Describe differences in syntax and semantics in a variety of written and oral text. 

Recognize and describe the effect of language variations (dialects, syntax, specialized vocabulary) in a variety of written and oral text. 

Use language variations appropriate to audience and purpose (including dialects, syntax, specialized vocabulary) when writing and speaking.

Use a dictionary, thesaurus and other references and resources to analyze words, sentences and whole texts of written and oral language. 

Evaluate the effectiveness of differing syntax and semantics in a variety of oral and written texts. 

Recognize and describe the effect of language variations (dialects, syntax, specialized vocabulary) in a variety of written and oral text. 
 
 

Use language variations appropriate to audience and purpose (including dialects, syntax, specialized vocabulary) when writing and speaking.

     As an experienced teacher, I know that these "standards" are meaningless because they will be interpreted differently and they include no statements concerning what the student must KNOW and be able to do, i.e., they are not testable. For example, a teacher of third graders can show the class a dictionary, show the students how to look up a word, and immediately thereafter ask each child to look up a word. Having done so, each child could be said to have met the standard. The standards are therefore meaningless.
     As another example, consider the standard about using language variations appropriate to audience and purpose. Suppose a student, in a formal paper, writes "Me and Bill went to the store." Would this mean that the student did not meet the standards? Is there, in fact, any way in which to tell whether or not any specific student has or has not met the standards? Every third grade student already uses "language variations appropriate to audience and purpose (including dialects, syntax, specialized vocabulary) when writing and speaking." They address their friends differently from the way they address their parents, and their teachers differently from the way they address their parents and friends. It can be argued, in other words, that every third grader has already met the eleventh grade standards. If this is true, what do the standards mean? They are meaningless.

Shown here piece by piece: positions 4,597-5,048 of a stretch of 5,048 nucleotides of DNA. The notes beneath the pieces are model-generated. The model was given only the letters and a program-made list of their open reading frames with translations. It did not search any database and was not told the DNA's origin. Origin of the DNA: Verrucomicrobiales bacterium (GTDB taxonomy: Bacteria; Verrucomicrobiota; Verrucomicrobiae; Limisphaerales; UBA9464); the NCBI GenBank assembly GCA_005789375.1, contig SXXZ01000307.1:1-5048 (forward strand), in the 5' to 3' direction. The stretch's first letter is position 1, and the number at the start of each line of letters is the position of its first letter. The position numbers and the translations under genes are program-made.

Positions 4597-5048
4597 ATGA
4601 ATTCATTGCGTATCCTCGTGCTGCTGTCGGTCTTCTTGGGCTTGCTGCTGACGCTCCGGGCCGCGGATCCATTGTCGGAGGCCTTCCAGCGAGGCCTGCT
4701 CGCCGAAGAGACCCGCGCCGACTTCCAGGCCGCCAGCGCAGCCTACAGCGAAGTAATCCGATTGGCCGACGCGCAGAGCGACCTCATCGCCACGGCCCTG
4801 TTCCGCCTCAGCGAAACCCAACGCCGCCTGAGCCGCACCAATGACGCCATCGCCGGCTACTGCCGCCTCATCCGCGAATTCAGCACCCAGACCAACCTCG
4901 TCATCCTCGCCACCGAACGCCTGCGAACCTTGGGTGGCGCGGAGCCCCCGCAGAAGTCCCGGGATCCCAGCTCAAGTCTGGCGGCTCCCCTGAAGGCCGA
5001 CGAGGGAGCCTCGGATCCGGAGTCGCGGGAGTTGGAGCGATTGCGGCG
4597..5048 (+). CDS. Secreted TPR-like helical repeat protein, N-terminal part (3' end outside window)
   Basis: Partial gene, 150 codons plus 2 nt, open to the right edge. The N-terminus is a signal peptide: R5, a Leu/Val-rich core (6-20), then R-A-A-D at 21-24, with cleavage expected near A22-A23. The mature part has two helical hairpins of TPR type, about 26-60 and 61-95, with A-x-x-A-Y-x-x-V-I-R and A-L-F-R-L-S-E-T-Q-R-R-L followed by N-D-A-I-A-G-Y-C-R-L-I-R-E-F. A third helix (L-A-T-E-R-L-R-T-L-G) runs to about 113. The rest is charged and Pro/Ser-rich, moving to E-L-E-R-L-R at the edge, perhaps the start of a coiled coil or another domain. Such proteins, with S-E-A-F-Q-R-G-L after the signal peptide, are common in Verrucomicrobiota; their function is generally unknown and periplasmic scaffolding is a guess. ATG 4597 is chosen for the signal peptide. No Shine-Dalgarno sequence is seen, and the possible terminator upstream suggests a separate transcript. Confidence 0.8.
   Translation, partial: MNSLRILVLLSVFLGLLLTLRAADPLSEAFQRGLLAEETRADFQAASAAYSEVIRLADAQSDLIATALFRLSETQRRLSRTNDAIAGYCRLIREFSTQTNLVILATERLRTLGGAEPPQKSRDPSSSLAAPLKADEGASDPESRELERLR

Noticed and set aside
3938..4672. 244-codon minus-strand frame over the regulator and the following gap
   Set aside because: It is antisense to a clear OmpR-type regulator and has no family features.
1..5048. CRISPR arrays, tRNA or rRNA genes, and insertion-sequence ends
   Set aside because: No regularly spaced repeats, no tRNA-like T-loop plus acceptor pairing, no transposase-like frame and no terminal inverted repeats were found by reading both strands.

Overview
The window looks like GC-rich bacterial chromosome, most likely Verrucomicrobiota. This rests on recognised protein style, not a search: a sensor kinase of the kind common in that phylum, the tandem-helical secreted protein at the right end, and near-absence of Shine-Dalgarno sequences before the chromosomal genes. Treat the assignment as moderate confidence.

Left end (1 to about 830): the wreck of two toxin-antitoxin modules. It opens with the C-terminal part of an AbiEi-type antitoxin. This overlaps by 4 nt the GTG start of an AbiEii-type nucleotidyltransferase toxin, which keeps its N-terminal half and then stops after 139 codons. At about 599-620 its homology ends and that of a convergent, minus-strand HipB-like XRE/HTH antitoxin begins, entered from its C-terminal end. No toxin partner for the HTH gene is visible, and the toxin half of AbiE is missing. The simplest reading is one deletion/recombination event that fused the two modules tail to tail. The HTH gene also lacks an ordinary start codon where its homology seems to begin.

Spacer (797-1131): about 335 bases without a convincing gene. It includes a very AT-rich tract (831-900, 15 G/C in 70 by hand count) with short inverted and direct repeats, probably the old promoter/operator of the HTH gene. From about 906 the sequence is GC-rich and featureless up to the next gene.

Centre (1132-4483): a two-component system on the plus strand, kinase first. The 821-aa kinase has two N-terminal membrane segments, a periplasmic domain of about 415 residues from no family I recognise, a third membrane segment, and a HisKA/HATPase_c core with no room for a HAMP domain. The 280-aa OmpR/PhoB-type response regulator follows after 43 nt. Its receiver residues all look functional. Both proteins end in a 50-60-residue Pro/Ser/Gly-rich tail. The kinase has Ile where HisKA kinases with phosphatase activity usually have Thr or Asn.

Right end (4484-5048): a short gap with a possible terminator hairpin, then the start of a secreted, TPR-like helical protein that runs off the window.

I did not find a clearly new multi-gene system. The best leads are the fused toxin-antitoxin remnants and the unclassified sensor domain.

As a final example, consider the frequent references to "syntax" in these standards. In the first place, many middle and high school English teachers do not know what the word means. [If you do not believe me, ask them for a definition.] How are such teachers going to implement these standards? And even if they know what the word means, what does the standard mean? What is a syntactic "language variation"? How does a person "recognize" one? And how does one "describe [its] effect"? One could, for example, argue that contractions are a syntactic language variation. As a result, one could teach fifth graders about contractions. Then one could say that the students have met the standards -- all the way through eleventh grade! If this is not what the standards mean, then what do they mean? Or are they meaningless?


     I want to emphasize that I have picked on Pennsylvania simply because I live here. To my knowledge, none of the states are doing any better. In part, the problem is political. State Departments of Education are attempting to suggest standards, but they do not want to appear to be imposing standards on local school systems. As a result, the standards are vague to the point of meaninglessness. [The problem is particularly relevant in Pennsylvania, where the last attempt -- Objectives Based Education -- was seen as an attempt to impose ethical and moral values on school systems.] But as the following sections suggest, it is possible to develop meaningful, value-neutral standards for the place of grammar in the English curriculum.



Q & A